Backup your Wordpress database using phpMyAdmin
First thing first, make a backup of your database using phpMyAdmin. Once you have successfully logged into phpMyAdmin (cPanel -> MySQL -> phpMyAdmin) , click on the name of the database which contains your wordpress blog. Then click on Export in the main navigation area, within the export screen you must complete the following steps:
- click on ’select all’ and ‘SQL’ from the Export menu
- select ‘add Drop Table’, ‘add Auto_Increment value’ and ‘enclosure table and field names with blackquotes’ from the Structure menu
- select ‘Complete inserts’ and ‘Use hexadecimal for binary files’ from Data
- you can leave all the other values at their defaults
Once all those settings are selected you simply click on ’save as file’, this will download a filenamed wordpress.sql to your desktop. And that is that. You have successfully backed up your database.
If you don’t have PHPmyadmin installed on your hosting account, you can use mySQLDump from a SSH terminal.
Download/Upload all your Wordpress files using FTP.
You will need to download ALL your files from your old host and upload them to your new host. This includes files from your themes folder and plugins folder. Make sure you also download any folders which were referenced outside of your blog folder. For example I use a seperate folder called ‘images’ which is located outside of ‘blog’. If I didn’t copy and upload this folder to my new host I would have a lot of broken links to images within my blogpost. This is not a pretty sight.
The FTP client I use is Filezilla. By default Filezilla does not display your .htaccess file, probably for security reasons but I’m not too sure. To ensure that your .htaccess file is included in your download you must click on ‘View’ and then enable ‘Show Hidden Files’. If you neglect to upload your .htaccess file then your permalinks will get screwed up. That is of course if you are using permalinks.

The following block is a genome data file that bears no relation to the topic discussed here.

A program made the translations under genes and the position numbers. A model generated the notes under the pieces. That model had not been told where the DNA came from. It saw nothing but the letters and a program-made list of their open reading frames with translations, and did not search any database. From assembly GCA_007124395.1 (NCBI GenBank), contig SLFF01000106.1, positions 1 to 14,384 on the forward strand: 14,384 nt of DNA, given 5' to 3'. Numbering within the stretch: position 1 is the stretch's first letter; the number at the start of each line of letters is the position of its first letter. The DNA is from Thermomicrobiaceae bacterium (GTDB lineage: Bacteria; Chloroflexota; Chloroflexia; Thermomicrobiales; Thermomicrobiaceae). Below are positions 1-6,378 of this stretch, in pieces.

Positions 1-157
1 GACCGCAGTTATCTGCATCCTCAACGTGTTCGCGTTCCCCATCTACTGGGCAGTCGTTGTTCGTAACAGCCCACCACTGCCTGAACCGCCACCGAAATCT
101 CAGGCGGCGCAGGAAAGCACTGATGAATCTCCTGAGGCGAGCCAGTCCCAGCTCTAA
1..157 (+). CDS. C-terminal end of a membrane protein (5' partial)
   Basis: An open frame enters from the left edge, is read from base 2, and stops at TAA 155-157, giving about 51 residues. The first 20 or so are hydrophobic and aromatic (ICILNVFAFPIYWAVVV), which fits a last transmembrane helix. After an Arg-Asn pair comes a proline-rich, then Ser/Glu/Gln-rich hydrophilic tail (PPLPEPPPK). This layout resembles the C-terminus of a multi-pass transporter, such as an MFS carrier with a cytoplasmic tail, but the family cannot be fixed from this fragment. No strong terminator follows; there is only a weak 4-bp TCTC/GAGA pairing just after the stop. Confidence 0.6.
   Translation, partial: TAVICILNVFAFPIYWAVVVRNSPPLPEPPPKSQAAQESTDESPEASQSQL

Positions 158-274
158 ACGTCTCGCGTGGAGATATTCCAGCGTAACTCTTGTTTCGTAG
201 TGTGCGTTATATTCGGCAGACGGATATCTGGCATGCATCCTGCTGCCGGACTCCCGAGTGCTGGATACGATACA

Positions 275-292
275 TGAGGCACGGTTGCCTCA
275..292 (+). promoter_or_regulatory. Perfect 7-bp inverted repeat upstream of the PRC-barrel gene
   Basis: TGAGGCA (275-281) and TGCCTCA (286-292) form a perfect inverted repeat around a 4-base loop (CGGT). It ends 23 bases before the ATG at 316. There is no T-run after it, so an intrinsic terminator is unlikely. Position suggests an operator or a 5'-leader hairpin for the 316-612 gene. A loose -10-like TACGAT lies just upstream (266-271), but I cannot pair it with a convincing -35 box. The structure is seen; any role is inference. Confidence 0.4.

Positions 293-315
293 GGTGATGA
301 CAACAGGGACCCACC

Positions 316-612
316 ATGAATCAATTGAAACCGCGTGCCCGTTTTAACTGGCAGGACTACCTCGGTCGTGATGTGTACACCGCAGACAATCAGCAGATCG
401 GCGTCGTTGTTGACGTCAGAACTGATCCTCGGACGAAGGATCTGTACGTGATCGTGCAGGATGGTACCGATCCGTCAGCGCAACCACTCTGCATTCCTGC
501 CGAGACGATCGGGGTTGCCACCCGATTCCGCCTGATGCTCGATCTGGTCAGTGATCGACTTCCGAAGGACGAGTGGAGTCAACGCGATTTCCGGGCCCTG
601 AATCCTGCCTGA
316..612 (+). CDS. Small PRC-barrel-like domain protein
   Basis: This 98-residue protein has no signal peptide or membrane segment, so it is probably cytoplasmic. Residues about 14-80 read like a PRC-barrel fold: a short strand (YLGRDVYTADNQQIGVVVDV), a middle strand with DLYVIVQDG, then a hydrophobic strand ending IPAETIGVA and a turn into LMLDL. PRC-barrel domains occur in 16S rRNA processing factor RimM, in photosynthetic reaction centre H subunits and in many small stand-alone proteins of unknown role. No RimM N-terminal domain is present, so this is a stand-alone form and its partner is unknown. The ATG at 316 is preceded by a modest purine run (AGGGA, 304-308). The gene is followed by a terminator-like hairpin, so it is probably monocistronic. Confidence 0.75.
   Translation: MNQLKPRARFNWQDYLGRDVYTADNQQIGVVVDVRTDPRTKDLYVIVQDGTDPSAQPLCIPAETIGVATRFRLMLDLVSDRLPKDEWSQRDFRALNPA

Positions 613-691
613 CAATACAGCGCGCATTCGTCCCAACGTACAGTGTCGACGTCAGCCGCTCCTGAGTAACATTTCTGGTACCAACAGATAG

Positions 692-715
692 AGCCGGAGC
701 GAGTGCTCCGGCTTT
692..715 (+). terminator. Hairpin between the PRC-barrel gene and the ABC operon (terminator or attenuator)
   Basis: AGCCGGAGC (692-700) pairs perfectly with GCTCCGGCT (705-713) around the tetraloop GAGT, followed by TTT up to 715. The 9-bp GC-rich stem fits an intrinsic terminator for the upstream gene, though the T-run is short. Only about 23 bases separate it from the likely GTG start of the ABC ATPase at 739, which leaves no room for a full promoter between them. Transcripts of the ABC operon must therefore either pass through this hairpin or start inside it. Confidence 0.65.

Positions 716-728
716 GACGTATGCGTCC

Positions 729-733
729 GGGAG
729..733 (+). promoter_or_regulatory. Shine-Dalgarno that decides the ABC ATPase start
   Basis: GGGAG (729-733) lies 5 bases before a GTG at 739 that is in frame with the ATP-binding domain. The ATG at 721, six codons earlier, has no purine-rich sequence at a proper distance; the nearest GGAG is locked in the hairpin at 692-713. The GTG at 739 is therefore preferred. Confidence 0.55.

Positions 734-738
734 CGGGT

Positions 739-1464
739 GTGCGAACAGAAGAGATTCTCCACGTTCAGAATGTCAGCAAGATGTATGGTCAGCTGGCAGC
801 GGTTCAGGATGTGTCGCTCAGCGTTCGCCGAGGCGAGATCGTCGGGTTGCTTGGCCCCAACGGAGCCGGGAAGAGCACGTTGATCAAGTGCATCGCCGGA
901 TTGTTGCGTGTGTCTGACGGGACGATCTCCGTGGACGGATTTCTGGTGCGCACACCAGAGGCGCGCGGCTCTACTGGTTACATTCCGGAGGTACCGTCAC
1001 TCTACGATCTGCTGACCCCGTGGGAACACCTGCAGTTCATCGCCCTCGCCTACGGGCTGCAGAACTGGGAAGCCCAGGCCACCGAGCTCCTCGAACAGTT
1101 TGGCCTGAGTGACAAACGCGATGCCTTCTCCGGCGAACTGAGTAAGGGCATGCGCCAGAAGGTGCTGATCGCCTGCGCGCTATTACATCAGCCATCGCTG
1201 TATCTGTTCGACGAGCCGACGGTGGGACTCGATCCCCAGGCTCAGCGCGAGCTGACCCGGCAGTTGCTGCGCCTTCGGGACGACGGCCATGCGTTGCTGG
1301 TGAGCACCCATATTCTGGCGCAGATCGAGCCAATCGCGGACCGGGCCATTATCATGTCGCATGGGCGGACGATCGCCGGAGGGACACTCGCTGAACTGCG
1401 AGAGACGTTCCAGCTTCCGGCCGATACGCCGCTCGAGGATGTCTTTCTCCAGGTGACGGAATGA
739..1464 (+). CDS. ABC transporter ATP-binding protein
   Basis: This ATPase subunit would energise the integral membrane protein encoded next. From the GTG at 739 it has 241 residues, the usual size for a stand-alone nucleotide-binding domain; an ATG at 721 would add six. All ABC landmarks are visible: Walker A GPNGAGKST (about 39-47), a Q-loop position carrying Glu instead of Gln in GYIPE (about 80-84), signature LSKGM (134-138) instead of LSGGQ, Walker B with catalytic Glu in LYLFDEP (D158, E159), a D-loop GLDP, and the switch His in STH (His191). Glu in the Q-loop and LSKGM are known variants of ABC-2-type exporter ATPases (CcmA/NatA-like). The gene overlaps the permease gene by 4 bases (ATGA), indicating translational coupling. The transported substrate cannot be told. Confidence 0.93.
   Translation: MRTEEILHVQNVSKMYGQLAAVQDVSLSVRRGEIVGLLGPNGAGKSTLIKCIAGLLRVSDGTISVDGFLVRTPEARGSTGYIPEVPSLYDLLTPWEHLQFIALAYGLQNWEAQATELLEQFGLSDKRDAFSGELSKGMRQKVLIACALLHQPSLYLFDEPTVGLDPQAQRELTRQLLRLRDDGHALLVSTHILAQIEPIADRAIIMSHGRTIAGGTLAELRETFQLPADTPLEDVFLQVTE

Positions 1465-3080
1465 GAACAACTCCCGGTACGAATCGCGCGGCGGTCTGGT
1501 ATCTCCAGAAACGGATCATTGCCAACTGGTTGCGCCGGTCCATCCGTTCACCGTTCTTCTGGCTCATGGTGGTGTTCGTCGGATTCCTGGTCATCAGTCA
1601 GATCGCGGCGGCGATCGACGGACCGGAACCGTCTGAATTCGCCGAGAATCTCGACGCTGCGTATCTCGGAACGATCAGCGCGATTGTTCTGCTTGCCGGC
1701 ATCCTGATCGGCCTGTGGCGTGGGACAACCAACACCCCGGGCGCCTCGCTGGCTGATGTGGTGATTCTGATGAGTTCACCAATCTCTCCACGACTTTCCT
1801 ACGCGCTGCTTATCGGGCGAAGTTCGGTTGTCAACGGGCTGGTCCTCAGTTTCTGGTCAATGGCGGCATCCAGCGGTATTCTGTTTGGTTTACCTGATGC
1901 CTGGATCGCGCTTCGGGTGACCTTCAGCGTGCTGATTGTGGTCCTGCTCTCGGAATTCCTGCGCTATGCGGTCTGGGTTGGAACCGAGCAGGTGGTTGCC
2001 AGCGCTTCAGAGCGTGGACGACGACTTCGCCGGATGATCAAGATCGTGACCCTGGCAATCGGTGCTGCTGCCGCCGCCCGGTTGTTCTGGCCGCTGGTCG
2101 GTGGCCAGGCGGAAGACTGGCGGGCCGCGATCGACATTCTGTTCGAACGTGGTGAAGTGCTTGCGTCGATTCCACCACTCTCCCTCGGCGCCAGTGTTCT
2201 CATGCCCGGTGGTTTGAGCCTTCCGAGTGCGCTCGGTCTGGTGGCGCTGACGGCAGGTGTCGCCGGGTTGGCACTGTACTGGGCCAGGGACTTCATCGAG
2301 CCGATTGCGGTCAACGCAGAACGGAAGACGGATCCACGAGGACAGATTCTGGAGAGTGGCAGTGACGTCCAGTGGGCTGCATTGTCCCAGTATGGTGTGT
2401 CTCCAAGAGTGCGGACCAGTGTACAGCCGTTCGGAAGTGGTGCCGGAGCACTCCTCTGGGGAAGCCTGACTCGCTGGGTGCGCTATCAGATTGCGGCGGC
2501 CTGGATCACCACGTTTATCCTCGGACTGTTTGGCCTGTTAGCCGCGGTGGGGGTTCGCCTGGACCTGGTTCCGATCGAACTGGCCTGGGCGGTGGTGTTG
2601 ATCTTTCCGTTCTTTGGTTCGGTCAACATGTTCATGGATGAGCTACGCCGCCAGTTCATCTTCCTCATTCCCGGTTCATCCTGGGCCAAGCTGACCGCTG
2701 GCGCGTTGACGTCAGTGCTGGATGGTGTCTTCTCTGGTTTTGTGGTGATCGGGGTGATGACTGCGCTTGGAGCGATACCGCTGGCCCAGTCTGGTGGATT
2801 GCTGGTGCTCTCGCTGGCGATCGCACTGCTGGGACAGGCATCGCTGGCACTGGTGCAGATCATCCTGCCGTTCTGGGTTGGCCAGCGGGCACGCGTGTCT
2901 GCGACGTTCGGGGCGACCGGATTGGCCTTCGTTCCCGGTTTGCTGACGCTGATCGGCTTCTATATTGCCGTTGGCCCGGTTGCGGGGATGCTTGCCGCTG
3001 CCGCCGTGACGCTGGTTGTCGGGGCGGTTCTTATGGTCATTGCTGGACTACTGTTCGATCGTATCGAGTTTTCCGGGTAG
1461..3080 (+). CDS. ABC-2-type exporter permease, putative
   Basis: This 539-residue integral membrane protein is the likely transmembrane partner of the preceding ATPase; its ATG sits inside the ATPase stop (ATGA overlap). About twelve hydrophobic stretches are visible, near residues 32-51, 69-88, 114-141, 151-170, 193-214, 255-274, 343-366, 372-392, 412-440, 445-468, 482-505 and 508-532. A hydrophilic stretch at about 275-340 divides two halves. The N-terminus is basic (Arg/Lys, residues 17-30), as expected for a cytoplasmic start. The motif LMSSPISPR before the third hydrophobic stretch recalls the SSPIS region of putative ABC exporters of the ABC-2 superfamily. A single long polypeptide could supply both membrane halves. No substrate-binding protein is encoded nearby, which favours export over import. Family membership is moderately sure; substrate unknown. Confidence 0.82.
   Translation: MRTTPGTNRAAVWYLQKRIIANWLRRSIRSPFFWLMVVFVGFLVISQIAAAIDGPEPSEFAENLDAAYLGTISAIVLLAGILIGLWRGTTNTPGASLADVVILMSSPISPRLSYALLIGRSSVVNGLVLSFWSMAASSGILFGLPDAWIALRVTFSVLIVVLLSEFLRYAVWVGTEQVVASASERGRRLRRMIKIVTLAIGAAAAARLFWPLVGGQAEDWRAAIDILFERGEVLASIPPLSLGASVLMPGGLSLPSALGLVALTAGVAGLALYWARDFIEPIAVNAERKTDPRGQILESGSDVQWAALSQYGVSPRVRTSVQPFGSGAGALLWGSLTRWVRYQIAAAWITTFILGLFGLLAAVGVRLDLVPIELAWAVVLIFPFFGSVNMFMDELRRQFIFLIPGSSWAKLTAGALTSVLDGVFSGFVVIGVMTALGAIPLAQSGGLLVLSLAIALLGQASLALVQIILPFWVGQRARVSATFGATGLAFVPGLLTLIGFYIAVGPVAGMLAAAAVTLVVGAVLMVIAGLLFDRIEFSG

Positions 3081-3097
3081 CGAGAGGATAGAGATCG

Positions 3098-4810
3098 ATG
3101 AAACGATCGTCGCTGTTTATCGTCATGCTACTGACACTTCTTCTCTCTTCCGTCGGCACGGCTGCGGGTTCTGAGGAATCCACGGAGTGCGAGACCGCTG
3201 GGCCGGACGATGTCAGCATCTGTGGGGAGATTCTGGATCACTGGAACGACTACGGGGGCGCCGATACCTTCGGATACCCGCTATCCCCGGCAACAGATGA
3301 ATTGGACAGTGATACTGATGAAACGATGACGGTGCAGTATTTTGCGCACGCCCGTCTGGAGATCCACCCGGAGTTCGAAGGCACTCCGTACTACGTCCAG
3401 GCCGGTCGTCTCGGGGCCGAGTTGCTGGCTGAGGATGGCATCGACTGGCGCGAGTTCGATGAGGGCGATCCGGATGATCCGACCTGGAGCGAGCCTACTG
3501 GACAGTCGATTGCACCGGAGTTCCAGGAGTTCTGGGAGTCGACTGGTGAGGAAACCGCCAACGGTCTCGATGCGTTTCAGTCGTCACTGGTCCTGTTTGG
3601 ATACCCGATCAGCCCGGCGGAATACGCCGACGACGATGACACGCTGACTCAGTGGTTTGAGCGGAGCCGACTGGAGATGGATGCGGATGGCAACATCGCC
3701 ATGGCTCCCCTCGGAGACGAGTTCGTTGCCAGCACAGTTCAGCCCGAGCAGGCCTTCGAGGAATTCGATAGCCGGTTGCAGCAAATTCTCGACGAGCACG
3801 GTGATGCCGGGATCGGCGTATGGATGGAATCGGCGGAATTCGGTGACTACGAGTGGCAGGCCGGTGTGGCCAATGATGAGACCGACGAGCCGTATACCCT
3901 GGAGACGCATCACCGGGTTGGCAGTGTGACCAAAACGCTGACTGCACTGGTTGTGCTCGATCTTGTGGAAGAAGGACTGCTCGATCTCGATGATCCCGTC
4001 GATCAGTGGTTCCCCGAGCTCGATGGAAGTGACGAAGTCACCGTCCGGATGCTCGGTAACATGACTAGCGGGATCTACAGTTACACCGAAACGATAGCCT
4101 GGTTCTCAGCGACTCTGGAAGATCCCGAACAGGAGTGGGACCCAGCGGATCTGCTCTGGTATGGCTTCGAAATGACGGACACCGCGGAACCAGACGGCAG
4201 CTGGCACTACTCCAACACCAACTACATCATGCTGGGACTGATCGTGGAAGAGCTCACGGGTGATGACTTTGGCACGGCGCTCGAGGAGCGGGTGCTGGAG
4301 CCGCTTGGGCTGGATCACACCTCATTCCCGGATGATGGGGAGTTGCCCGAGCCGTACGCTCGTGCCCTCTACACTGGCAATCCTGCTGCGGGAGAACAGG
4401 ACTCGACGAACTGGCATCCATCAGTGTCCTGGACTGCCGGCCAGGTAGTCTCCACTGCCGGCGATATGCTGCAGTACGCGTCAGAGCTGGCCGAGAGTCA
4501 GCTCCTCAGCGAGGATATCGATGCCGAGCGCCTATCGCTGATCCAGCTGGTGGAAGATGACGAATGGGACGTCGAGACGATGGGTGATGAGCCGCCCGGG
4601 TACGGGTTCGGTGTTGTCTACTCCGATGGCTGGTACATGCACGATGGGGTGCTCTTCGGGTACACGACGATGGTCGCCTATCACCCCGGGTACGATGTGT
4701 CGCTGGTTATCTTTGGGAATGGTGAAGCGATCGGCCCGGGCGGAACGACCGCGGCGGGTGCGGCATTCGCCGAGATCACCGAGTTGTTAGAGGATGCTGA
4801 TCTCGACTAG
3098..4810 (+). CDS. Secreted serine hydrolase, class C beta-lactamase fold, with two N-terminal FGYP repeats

Please note that you should not take this oppurtunity to update to a newer version of Wordpress. Your database may not sync’ as a result. Complete your migration before you consider upgrading.
Edit wp-config.php and create a new Wordpress database.
Okay, so we are nearly there. You must now edit wp-config.php to include the database settings of your new database.
Once you have edited the file with your new database settings, upload it to the root of your blog folder.
So now everything is set, expect that your new database does not contain any database tables.
Import your Wordpress blog to your new Database.
You can use either phpMyAdmin to import your database or you can use BigDump. BigDump is the preferred option if you have a large database (10mbs or more). There is a step by step guide on how to use BigDump on their website.
Once you have logged in, you can choose between two methods to complete the import. You can click on ‘SQL’ and run a query or you can use the ‘Import’ link to upload your wordpress.sql file into your database. I recommend using the former as the query can take some time and can sometimes crash your browser. Using the import feature seems to be a lot less strenuous on the browser.
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